The Decameron/Novel 1, 6
DAY FIRST-NOVEL VI
A worthy man by an apt saying puts to shame the wicked hypocrisy of the religious. --
When all had commended the virtue of the Marchioness and the spirited reproof which she administered to the King of France, Emilia, who sate next to Fiammetta, obeyed the queen's behest, and with a good courage thus began:--
My story is also of a reproof, but of one administered by a worthy man, who lived the secular life, to a greedy religious, by a jibe as merry as admirable. Know then, dear ladies, that there was in our city, not long ago, a friar minor, an inquisitor in matters of heresy, who, albeit he strove might and main to pass himself off as a holy man and tenderly solicitous for the integrity of the Christian Faith, as they all do, yet he had as keen a scent for a full purse as for a deficiency of faith. Now it so chanced that his zeal was rewarded by the discovery of a good man far better furnished with money than with sense, who in an unguarded moment, not from defect of faith, but rather, perhaps from excess of hilarity, being heated with wine, had happened to say to his boon companions, that he had a wine good enough for Christ Himself to drink. Which being reported to the inquisitor, he, knowing the man to be possessed of large estates and a well-lined purse, set to work in hot haste, "cum gladiis et fustibus," to bring all the rigour of the law to bear upon him, designing thereby not to lighten the load of his victim's misbelief, but to increase the weight of his own purse by the florins, which he might, as he did, receive from him. So he cited him to his presence, and asked him whether what was alleged against him were true. The good man answered in the affirmative, and told him how it had happened. "Then," said our most holy and devout inquisitor of St. John Goldenbeard, (1) "then hast thou made Christ a wine-bibber, and a lover of rare vintages, as if he were a sot, a toper and a tavern-haunter even as one of you. And thinkest thou now by a few words of apology to pass this off as a light matter? It is no such thing as thou supposest. Thou hast deserved the fire; and we should but do our duty, did we inflict it upon thee." With these and the like words in plenty he upbraided him, bending on him meanwhile a countenance as stern as if Epicurus had stood before him denying the immortality of the soul. In short he so terrified him that the good man was fain to employ certain intermediaries to anoint his palms with a liberal allowance of St. John Goldenmouth's grease, an excellent remedy for the disease of avarice which spreads like a pestilence among the clergy, and notably among the friars minors, who dare not touch a coin, that he might deal gently with him. And great being the virtue of this ointment, albeit no mention is made thereof by Galen in any part of his Medicines, it had so gracious an effect that the threatened fire gave place to a cross, which he was to wear as if he were bound for the emprise over seas; and to make the ensign more handsome the inquisitor ordered that it should be yellow upon a black ground. Besides which, after pocketing the coin, he kept him dangling about him for some days, bidding him by way of penance hear mass every morning at Santa Croce, and afterwards wait upon him at the breakfast-hour, after which he was free to do as he pleased for the rest of the day. All which he most carefully observed; and so it fell out that one of these mornings there were chanted at the mass at which he assisted the following words of the Gospel:--You shall receive an hundredfold and shall possess eternal life. With these words deeply graven in his memory, he presented himself, as he was bidden, before the inquisitor, where he sate taking his breakfast, and being asked whether he had heard mass that morning, he promptly answered:--"Yes, sir." And being further asked:--"Heardest thou aught therein, as to which thou art in doubt, or hast thou any question to propound?" the good man responded:--"Nay indeed, doubt have I none of aught that I heard; but rather assured faith in the verity of all. One thing, however, I heard, which caused me to commiserate you and the rest of you friars very heartily, in regard of the evil plight in which you must find yourselves in the other world." "And what," said the inquisitor, "was the passage that so moved thee to commiserate us?" "Sir," rejoined the good man, "it was that passage in the Gospel which says:--"You shall receive an hundredfold." "You heard aright," said the inquisitor; "but why did the passage so affect you?" "Sir," replied the good man, "I will tell you. Since I have been in attendance here, I have seen a crowd of poor folk receive a daily dole, now of one, now of two, huge tureens of swill, being the refuse from your table, and that of the brothers of this convent; whereof if you are to receive an hundredfold in the other world, you will have so much that it will go hard but you are all drowned therein." This raised a general laugh among those who sat at the inquisitor's table, whereat the inquisitor, feeling that their gluttony and hypocrisy had received a home-thrust, was very wroth, and, but that what he had already done had not escaped censure, would have instituted fresh proceedings against him in revenge for the pleasantry with which he had rebuked the baseness of himself and his brother friars; so in impotent wrath he bade him go about his business and shew himself there no more.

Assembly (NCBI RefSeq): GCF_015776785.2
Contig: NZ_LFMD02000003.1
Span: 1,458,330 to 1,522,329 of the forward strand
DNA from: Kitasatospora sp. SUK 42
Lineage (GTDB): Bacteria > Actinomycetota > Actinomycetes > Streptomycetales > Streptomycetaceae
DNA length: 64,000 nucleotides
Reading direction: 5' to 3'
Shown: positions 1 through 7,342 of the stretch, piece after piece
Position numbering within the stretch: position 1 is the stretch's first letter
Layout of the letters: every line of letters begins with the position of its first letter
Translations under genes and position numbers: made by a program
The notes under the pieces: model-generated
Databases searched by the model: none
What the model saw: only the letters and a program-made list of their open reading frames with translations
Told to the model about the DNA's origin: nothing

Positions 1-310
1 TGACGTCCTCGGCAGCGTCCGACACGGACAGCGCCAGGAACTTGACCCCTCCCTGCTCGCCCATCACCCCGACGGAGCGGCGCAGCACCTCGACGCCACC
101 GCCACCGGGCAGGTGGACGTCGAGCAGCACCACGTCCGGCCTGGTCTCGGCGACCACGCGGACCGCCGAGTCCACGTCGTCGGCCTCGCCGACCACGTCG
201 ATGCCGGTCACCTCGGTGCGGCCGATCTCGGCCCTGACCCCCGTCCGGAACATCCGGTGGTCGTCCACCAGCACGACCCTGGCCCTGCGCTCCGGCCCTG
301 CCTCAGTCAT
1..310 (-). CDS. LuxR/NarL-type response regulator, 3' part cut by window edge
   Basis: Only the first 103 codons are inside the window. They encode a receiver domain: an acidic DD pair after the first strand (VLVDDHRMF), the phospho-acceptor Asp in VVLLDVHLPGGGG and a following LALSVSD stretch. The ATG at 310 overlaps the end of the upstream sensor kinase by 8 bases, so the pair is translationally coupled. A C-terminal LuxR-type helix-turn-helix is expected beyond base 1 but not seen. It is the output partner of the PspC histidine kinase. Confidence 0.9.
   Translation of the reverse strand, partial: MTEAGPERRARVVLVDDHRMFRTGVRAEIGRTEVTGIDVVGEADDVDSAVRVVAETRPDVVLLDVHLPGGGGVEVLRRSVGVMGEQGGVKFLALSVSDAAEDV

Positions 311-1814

(1) The fiorino d'oro bore the effigy of St. John.